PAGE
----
Supervisor: Dr. Katie Hemer & Prof. Dawn Hadley
Email address: email@example.com
Transient relations: non-adult funerary practices in 1st – 10th century AD Wales and Ireland and the origin of separate infant burial grounds.
Archaeology unexpectedly reveals that normative Christian burial was not always practiced in 5th to 10th century Ireland and Wales. Some cemeteries appear to have excluded the very young, while others contain their graves in significant numbers. Differences in grave types within and between sites are also observed. At several sites in Wales, the burial of non-adults appears to continue after it has ceased for older individuals. Yet despite the presence of hundreds of later Cillíní (infant burial grounds) in Ireland, Carrowkeel, Co. Galway is the only dated early medieval example. My research, which is WRoCAH/AHRC-funded, will examine 1st – 10th century AD mortuary practices within Wales and Ireland, as they have the potential to identify pre- and post-Conversion attitudes to children and childhood and the origin of the practice of separate infant burial.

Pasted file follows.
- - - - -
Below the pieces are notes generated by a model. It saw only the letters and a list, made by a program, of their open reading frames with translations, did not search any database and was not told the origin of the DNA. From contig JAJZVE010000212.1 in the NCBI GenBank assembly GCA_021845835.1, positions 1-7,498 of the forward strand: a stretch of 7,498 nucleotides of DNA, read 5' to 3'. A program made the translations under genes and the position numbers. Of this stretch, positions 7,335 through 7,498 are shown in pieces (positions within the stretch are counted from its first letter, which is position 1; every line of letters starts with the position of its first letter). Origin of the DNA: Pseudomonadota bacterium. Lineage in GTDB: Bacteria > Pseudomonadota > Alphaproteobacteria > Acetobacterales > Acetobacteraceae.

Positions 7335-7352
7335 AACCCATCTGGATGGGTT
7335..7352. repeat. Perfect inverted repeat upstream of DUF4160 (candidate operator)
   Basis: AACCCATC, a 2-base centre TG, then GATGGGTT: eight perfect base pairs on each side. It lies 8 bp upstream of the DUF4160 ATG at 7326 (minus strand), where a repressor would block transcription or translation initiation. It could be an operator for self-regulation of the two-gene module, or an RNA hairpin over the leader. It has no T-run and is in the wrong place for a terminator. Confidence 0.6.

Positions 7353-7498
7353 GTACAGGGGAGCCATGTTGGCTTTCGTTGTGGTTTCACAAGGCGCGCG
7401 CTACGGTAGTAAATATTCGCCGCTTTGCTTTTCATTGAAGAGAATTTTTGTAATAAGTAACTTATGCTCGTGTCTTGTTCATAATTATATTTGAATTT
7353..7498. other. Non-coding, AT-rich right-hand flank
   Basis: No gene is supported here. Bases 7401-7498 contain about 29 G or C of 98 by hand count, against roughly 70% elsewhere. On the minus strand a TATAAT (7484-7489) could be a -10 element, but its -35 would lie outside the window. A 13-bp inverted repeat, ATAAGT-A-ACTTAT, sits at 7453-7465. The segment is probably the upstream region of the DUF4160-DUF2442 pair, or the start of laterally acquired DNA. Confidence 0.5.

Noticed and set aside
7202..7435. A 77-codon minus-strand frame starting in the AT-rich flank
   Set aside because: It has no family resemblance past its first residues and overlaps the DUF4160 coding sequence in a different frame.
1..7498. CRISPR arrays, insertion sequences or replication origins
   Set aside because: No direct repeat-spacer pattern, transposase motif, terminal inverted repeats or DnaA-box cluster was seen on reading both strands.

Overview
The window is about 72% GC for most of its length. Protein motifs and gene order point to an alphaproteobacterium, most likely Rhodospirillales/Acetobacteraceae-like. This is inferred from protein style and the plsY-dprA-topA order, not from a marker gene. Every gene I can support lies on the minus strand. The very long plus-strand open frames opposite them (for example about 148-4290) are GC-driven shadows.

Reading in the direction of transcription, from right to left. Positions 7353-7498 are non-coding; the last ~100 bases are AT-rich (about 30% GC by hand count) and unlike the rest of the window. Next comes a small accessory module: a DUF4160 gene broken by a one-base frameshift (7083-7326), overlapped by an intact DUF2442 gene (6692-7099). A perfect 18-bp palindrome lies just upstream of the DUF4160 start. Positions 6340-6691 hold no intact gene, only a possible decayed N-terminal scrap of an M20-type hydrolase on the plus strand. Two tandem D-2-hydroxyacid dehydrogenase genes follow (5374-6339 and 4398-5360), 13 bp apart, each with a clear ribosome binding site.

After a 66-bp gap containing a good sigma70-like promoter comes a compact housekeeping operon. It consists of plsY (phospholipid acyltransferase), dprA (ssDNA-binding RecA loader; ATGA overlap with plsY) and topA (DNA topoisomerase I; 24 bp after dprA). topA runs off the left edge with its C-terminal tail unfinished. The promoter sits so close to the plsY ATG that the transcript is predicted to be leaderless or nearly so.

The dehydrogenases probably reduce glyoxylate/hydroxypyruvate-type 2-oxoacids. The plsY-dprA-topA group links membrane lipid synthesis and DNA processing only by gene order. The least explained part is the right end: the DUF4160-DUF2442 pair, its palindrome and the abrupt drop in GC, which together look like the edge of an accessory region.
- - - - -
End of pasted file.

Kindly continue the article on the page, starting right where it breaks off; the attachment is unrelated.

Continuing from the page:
After gaining my Masters from Cardiff University in 2002, I was employed in the Heritage Management department of the Dyfed Archaeological Trust. Initially I assisted with both Development Control and the Historic Environment Record, along with occasional excavation. I became the Historic Environment Record (HER) Manager in 2004 and held this position until I left the Trust in 2017 to begin my PhD. During my time as the HER Manager I worked with staff in the other three Welsh HERs to migrate the records of over 100,000 archaeological sites from stand-alone, in-house databases to a web-based data management system, with integrated GIS, that enables access to information via websites and apps. As well as managing the HER I was Project Manager for DAT’s role in the Portable Antiquities Scheme. I have been involved in several DAT excavations, most recently the St Patrick’s Chapel Excavation Project. I am the Review Editor of the Carmarthenshire Antiquary.